I had the pleasure of going to the Delaware County fair yesterday. I am always struck by how authentic and seemingly uncorrupted it is. It is small, and because so many of the farmer’s camp out with their animals it gives you a glimpse into a bygone era when farming was a way of life that sustained rural communities. Today, it is clear that the farming families look forward to this rare time when they can interact with their neighbors: they shampoo their cows, cook chili in slow cookers, and greet the community with pride.
Delaware County Fair Walton, NY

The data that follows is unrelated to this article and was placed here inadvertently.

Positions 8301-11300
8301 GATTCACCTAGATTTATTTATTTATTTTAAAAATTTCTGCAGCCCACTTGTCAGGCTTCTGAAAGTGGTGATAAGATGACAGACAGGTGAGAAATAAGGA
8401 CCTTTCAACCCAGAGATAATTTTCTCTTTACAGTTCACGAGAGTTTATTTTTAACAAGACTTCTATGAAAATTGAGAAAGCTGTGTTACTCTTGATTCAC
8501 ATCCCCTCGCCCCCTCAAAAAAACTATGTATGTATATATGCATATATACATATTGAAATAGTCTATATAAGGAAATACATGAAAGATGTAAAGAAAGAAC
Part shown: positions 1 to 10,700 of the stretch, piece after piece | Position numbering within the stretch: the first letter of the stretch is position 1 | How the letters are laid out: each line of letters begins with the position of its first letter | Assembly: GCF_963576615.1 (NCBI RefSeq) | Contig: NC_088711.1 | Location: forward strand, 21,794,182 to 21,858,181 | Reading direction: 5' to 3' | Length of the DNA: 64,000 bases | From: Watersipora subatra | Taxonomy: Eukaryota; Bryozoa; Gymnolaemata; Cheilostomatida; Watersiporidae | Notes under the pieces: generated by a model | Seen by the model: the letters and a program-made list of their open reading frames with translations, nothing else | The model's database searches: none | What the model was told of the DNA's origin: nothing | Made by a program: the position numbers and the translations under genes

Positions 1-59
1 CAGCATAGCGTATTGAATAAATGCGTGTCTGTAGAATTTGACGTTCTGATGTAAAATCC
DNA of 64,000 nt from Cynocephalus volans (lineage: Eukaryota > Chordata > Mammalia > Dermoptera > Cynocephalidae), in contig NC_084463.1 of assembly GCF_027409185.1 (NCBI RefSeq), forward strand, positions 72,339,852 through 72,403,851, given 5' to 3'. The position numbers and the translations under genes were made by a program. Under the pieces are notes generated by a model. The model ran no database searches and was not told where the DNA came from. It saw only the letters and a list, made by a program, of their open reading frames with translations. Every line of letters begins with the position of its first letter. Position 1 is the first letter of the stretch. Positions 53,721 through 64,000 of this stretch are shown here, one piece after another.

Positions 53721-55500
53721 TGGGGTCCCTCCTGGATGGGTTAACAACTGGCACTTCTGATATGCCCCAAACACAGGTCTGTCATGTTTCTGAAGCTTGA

For me, the fair is bittersweet. Granted, it is wonderful that farming families can share their best animals but when can they express their troubles? There are so few public avenues for farmers to share their struggles and because of this disconnect corporate agriculture has benefited, profited and grown. NPR did an enlightening piece on how powerful middlemen have in effect created a milk cartel. The desperately low milk prices that are forcing thousands of dairies across the country to close—have been engineered by a monopoly that discourages family farming. These 13 minutes really tell the story well… wish this could be told in every town and at every fair. We go to the fair for rural culture—a culture and heritage that is lost if family farms can not farm.